By Cindy Naas
Previously on Urban Garden Casual, there was an excellent post about having your soil tested for contaminants, which is a very good idea.
Assuming that your soil has gotten a clean bill of health, the next step in getting your own urban garden growing is to make sure you have the best soil possible.
Nothing you can do later will be as important to the success of your garden as preparing the soil correctly now.
First, decide whether you will be gardening in the earth or in a collection of pots and other containers. Soil preparation is very different for those two growing conditions. This post will address preparing your own patch of dirt for growing vegetables, and later I’ll tell you how to grow anything in a pot!
Get ready, squeeze!
Dig up a handful of the dirt where your garden will grow. Is it sandy? Hard? Does it stick together? Here’s a way to tell if you have sand, loam or clay soil: wet the earth and then give it a squeeze. Sandy soil won’t hold together at all, loamy soil will hold together after it is squeezed but won’t hold a shape for long, and clay soil will hold its shape.
Sandy soil will drain easily but needs more organic matter to grow really good vegetables and to retain water during the hot summer. Add in composted manure and compost if available. Loamy soil is nearly perfect and is the goal when amending other soil types. Clay soil will sometimes need the addition of sand in order to provide proper drainage and composted manure to enrich it.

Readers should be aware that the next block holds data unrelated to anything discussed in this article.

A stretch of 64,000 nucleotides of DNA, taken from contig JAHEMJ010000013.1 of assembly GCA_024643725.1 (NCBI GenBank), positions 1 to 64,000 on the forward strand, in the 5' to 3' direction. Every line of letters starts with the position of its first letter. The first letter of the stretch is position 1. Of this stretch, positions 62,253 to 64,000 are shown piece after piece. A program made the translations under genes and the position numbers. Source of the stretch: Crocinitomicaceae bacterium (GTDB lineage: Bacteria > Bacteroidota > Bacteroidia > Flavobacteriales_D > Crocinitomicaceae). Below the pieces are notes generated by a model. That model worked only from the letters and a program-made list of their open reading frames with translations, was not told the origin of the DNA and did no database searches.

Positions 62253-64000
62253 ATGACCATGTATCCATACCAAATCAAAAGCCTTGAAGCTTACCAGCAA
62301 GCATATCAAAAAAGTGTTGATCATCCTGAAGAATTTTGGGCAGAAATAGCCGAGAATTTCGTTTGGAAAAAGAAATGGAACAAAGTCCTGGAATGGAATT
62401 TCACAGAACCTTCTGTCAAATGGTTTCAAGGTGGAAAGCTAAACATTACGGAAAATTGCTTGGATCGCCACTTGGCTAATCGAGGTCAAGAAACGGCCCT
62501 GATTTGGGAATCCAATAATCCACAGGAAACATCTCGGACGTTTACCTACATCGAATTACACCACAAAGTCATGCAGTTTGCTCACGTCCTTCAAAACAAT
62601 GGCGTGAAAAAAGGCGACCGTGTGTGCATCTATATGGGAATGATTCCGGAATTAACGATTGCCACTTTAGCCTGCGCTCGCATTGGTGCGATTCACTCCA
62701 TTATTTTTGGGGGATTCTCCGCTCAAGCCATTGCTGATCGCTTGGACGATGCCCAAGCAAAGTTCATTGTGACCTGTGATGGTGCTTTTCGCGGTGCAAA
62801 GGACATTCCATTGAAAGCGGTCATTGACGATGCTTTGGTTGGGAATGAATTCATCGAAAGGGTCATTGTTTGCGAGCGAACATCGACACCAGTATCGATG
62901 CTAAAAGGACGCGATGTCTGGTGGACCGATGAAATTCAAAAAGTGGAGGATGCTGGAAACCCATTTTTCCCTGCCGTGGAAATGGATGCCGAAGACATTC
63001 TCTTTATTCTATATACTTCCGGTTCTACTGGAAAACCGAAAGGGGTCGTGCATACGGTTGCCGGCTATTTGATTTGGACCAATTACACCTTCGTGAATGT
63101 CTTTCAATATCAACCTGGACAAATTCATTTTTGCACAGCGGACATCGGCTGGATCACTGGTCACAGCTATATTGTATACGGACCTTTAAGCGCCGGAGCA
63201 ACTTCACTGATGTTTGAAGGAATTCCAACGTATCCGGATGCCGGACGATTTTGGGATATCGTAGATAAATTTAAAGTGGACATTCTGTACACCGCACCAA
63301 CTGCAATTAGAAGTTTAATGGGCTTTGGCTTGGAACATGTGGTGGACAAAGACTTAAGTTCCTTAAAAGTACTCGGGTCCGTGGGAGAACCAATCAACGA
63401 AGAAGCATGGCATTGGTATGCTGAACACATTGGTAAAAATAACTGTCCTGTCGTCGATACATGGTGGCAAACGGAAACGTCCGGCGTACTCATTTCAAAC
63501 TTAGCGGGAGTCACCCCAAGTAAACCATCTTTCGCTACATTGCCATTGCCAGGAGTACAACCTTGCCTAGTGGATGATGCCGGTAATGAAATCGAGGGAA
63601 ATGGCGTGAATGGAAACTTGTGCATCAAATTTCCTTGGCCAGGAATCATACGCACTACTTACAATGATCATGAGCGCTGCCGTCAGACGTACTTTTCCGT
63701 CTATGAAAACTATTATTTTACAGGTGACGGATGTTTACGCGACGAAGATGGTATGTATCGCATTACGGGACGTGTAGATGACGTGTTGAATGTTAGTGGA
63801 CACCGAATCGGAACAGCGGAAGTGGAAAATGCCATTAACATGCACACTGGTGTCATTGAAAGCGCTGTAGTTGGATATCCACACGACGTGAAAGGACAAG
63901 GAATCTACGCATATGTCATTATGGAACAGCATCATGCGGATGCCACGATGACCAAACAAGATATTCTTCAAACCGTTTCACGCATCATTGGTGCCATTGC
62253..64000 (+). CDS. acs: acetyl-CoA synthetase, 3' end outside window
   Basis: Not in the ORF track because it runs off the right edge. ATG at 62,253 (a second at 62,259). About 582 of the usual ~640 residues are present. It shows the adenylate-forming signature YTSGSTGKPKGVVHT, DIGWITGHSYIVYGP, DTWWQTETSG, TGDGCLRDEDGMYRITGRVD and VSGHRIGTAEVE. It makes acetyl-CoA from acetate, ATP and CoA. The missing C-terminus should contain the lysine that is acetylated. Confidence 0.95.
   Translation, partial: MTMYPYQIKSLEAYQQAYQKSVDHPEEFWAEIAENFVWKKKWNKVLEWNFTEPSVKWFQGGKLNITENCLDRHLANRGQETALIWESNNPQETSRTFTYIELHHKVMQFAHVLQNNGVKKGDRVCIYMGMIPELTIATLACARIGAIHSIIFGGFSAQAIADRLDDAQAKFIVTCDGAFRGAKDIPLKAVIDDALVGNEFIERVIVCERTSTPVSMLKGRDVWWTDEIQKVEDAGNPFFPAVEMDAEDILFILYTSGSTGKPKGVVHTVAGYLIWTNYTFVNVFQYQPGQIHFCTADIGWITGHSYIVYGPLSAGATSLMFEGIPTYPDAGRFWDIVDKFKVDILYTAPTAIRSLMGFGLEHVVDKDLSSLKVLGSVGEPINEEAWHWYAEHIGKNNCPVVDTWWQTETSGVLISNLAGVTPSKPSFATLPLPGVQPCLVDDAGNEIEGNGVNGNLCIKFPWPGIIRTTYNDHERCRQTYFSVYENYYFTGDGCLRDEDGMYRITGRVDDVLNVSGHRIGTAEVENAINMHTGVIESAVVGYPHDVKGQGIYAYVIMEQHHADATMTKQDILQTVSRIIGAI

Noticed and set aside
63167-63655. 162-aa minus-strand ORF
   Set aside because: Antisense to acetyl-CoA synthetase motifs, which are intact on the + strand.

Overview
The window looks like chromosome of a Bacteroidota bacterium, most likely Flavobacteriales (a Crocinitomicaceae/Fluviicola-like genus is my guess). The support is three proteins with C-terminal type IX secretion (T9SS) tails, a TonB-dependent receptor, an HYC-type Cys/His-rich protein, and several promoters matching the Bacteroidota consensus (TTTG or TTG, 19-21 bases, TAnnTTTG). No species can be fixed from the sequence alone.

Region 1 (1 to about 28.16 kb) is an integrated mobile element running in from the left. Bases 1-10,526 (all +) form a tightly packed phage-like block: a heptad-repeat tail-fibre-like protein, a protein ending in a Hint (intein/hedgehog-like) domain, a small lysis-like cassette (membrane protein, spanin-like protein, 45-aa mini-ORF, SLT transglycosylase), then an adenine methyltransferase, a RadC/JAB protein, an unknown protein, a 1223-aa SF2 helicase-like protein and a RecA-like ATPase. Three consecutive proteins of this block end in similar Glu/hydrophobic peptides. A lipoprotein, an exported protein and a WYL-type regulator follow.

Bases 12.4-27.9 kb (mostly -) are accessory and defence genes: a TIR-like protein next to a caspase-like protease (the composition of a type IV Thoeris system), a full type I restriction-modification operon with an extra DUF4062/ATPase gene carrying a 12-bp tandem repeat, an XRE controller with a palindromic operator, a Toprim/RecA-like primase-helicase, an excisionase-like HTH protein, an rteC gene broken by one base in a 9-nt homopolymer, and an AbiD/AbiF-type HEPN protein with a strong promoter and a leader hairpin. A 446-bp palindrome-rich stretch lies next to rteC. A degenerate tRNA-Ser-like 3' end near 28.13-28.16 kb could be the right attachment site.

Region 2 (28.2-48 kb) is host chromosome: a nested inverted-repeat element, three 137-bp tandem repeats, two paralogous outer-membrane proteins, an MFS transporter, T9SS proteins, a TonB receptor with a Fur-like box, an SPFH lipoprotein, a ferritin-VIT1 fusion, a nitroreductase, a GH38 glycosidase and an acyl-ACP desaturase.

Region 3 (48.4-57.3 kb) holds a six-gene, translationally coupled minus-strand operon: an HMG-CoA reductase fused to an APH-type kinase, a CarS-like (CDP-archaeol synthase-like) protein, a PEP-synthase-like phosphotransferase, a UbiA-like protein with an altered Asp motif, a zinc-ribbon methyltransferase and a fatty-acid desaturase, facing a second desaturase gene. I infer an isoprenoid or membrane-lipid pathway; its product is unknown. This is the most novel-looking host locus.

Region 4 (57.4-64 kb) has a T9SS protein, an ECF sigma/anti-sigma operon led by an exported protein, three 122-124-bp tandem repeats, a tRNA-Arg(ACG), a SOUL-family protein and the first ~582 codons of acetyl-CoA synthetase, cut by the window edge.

Once you’ve determined your soil type and bought amendments, it’s time to dig. Mark the shape of your garden with a garden hose or with chalk, or even with a handful of flour. Taking a good garden spade, lift off the grass if there is any. Slicing off the top layer of grass will leave most of the usable soil and will keep grass from invading your new garden.
After you remove the grass, take a sturdy shovel and remove one shovelful, piling it at the end of the garden. Keep doing this one shovel at a time, working toward the end of the new bed. After the bed is mostly dug, add in some of whichever amendment you’ve chosen and begin tossing the dirt back into the bed. Mix the amendments in with each shovelful of dirt. As you mix in the sand, manure etc., chop any big lumps of soil with your shovel blade. Note: even when gardening with children this is a job for an adult. Having your foot whacked by an enthusiastic young gardener armed with a garden tool is not a lot of fun.
After you’ve finished adding in your soil amendments and chopping up any clumps of soil, the last thing you should do is to use the garden rake. Lightly rake the amended soil, pulling up any remaining clumps of soil and breaking them up with your shovel. By the time you finish, you should have a nice-smelling rich soil which holds together when squeezed.
When you’re done cleaning and storing your tools, give your new garden bed a quick watering. Let it sit overnight so it can settle. In the mean while, why not go inside and open a nice bottle of wine, and maybe browse through a new seed catalogue? Preparing a new garden bed is hard work, and so you deserve a reward.